Last edited by Velosapien; 05-19-2008, 09:27 AM.

                  Comment


                  • #10
                    Re: Blog Entry on Cat5 Termination

                    When our home was being built, we specified CAT6 cable (and even showed the wiring subs exactly what kind of wire). They pre-wired the entire house with cat6....even the phone plugs!! I guess out here in the boonies they don't get a lot of call for network installs in homes.

                    I'm really glad we went the extra bit to put in the best cable we could. It's proven to be a major benefit as our home network expands. We never thought when building the house that we'd have huge files to push around the LAN. We're also putting apps on the computers that allow for a "render farm" approach. Having gig speeds throughout the network is really handy!

                    Since the in-wall wiring is designed not to be touched, it's best to put in the absolute best you can afford. We discussed putting in fiber, but the expense of the cable combined with the switches required to bridge it to ethernet (you can't generally get fiber cards for most PC's, and the drivers are going to be tricky too), make fiber a bit of a problem. That being said, I'm guessing that in a few years we'll be kicking ourselves for not installing it. Sometimes you do have to compromise a bit. I'm glad now that we have the cat6, but I do wish we had the foresight to install conduits to the upper floors that would allow us to rewire.
                    I put it all back together better than before. There\'s lots of leftover parts.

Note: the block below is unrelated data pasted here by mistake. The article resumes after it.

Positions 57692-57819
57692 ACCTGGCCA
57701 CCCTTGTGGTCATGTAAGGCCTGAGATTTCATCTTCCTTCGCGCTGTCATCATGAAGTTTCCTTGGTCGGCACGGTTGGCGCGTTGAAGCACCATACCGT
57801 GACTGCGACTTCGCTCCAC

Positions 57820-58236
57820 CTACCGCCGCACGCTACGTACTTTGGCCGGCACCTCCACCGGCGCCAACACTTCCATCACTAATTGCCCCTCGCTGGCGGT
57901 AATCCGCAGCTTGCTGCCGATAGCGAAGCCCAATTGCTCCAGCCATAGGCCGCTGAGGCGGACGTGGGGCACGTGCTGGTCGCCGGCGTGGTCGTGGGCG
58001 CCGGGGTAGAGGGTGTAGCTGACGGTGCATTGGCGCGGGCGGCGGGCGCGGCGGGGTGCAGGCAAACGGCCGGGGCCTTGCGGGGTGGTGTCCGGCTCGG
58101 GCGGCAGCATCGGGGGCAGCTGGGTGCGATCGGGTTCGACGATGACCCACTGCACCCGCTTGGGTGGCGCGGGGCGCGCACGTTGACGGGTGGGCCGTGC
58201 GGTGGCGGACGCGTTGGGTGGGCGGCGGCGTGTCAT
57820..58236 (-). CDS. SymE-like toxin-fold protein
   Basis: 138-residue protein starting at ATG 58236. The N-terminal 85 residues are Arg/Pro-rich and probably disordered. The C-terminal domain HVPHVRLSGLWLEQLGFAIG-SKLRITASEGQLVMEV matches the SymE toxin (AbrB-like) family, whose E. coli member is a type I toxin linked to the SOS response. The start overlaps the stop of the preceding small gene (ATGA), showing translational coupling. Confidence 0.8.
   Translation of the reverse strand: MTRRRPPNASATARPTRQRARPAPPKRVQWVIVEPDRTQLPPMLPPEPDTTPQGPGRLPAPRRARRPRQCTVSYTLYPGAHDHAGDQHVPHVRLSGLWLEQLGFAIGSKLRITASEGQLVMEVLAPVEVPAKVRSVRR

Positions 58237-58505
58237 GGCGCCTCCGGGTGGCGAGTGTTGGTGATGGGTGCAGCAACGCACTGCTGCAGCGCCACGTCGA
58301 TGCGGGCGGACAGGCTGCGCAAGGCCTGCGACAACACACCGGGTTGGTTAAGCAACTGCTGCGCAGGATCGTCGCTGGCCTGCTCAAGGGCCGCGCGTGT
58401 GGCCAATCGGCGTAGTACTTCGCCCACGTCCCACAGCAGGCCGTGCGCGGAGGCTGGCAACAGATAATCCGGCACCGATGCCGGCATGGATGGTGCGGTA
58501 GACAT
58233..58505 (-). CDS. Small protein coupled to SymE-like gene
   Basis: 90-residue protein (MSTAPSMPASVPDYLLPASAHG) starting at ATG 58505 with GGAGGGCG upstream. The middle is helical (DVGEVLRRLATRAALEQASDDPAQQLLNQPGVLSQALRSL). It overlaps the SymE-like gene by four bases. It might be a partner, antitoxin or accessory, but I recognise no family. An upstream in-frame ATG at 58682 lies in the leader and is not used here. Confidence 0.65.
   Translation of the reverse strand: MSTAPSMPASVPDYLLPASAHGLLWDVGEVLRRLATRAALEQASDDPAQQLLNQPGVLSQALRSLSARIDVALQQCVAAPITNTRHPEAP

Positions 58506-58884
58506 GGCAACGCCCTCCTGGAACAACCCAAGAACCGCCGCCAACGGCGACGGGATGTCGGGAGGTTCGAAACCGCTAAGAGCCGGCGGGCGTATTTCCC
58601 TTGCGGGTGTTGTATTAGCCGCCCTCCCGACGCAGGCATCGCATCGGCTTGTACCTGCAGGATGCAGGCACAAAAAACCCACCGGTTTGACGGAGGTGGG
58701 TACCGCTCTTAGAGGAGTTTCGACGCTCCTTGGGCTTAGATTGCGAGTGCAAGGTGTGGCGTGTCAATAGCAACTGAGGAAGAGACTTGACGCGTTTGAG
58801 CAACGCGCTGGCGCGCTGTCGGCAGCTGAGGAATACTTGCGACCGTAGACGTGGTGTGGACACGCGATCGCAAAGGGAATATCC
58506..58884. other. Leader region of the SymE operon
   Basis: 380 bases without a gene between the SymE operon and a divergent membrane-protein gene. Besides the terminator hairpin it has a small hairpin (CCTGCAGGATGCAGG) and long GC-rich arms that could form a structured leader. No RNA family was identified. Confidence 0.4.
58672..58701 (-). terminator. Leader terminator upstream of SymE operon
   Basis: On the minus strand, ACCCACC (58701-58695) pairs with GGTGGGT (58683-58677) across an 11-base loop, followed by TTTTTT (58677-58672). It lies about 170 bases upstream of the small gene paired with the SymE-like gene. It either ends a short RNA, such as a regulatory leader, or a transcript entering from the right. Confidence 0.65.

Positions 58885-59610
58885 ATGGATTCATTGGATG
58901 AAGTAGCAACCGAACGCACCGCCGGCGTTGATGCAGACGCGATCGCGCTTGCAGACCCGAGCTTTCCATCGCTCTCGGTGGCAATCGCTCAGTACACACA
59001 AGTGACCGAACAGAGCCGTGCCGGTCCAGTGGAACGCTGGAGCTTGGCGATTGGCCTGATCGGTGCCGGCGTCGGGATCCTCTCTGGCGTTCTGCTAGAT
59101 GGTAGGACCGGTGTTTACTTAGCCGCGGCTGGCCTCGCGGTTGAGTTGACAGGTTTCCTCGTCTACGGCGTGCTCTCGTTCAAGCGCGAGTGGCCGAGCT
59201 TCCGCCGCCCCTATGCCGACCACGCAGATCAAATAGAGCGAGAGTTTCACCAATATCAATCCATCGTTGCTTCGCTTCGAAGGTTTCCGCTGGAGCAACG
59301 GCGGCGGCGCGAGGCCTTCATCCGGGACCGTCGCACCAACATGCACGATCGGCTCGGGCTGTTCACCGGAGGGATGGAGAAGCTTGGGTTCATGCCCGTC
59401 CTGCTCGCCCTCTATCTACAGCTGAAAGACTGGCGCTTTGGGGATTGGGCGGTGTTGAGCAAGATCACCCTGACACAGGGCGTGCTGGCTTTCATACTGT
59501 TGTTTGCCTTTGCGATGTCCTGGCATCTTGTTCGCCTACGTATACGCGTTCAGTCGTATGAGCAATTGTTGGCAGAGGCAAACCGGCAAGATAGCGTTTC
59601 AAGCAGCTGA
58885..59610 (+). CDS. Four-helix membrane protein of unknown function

Comment


                    • #11
                      Re: Blog Entry on Cat5 Termination

                      Originally posted by Velosapien View Post
                      Hey CPW. Good job there. Very nice finish on crimping the RJ-45 male plug. Those are annoyingly hard to consistantly get done right. I hope you don't mind a few pointers that you can use in the future or add to the blog. I've worked in huge cat 5 wiring projects before.

                      One of the most important little details is that there is solid core and stranded core Cat5/6 cable. Only use solid core for patch panel and RJ-45 jack terminations. Basically on any termination that ends in a 110 punch. If you use stranded cable here it will fray when pressed between the two termination blades resulting in a poor connection. For male plugs and crimp connections you need to use stranded core. The main reason for this is the RJ-45 crimp connectors consist of a blade that splices into the center of the stranded cable for a good connection. If you use solid cable the blade can't dig in to the solid wire. It sort of deflects off to either side once again resulting in poor contact. There's also the issue that stranded is almost only exclusively used for patch cables which get bent around a lot. Solid core will not only be a lot more difficult to work with but it will deteriorate or break very quick. The tiny wires are not intended to be under constant bending. Imagine it like an extension cord. You don't want solid wire there.

                      On store bought patch cables vs making your own, don't buy premade patch cables from electronics stores. They are a massive rip-off. Go to a store that specializes in datacom stuff and they are almost as cheap as making your own. I actually recommend buying vs making them. Simple reason is it's expensive to buy a seperate spool of stranded cable for a few patch cables. Most importantly machine terminated cables are of a lot better quality and termination than hand made ones no matter how good you do it. It's also a lot less of a pain than making them. Remember very small imperfections in termination make big differences in performance and reliability. I only crimp my own when its an unusual size I need.
                      Thanks for the pointers. I also don't use the stranded cable, just because I don't want to buy a separate spool. If you are using "regular" solid core cable for your patch cables, I would suggest to use regular Riser cable and not Plenum. The riser grade cable is much more flexible than the plenum grade and makes a better patch cable.

                      Comment